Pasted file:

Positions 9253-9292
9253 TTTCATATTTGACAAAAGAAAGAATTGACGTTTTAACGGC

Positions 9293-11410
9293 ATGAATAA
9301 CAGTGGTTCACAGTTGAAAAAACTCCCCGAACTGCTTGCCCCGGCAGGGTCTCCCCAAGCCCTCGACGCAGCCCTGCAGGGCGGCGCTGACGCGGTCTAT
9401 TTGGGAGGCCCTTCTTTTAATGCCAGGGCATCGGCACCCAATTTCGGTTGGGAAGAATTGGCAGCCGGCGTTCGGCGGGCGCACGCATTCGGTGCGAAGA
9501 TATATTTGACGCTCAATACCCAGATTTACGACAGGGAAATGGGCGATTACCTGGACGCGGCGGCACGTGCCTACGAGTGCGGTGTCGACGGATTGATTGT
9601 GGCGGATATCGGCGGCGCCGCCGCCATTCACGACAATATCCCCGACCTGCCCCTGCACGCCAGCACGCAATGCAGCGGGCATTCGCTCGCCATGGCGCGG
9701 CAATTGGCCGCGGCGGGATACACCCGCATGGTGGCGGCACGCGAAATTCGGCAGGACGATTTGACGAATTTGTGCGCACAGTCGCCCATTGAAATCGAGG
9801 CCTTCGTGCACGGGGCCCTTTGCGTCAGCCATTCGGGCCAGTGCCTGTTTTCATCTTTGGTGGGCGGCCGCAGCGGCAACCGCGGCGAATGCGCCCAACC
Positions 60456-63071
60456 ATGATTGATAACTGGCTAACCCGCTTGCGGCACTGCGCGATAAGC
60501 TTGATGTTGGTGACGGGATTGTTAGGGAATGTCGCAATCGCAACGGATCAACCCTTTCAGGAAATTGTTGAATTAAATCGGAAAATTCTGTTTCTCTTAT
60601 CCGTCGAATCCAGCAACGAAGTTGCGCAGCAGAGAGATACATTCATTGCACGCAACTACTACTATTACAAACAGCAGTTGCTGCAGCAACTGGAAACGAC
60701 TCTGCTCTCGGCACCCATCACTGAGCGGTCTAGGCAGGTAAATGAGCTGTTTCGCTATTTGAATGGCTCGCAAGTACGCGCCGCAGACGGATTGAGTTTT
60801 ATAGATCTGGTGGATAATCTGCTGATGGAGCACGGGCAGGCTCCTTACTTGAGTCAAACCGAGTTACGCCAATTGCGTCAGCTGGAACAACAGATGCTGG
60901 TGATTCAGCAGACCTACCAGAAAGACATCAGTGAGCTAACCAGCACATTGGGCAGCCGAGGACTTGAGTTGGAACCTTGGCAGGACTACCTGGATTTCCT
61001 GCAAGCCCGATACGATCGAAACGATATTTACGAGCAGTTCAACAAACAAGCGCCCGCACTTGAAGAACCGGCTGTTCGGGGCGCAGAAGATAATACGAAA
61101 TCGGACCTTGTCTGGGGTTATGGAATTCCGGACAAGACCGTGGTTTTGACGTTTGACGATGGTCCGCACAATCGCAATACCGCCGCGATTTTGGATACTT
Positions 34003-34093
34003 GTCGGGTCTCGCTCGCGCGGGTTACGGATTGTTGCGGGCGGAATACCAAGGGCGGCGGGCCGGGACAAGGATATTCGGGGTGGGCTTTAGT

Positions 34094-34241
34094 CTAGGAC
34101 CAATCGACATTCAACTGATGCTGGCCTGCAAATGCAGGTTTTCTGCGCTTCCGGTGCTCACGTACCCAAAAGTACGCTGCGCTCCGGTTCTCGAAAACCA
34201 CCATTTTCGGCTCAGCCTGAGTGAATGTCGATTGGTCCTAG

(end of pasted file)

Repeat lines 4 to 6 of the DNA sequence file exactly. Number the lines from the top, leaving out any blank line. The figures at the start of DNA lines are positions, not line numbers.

9293 ATGAATAA
9301 CAGTGGTTCACAGTTGAAAAAACTCCCCGAACTGCTTGCCCCGGCAGGGTCTCCCCAAGCCCTCGACGCAGCCCTGCAGGGCGGCGCTGACGCGGTCTAT
9401 TTGGGAGGCCCTTCTTTTAATGCCAGGGCATCGGCACCCAATTTCGGTTGGGAAGAATTGGCAGCCGGCGTTCGGCGGGCGCACGCATTCGGTGCGAAGA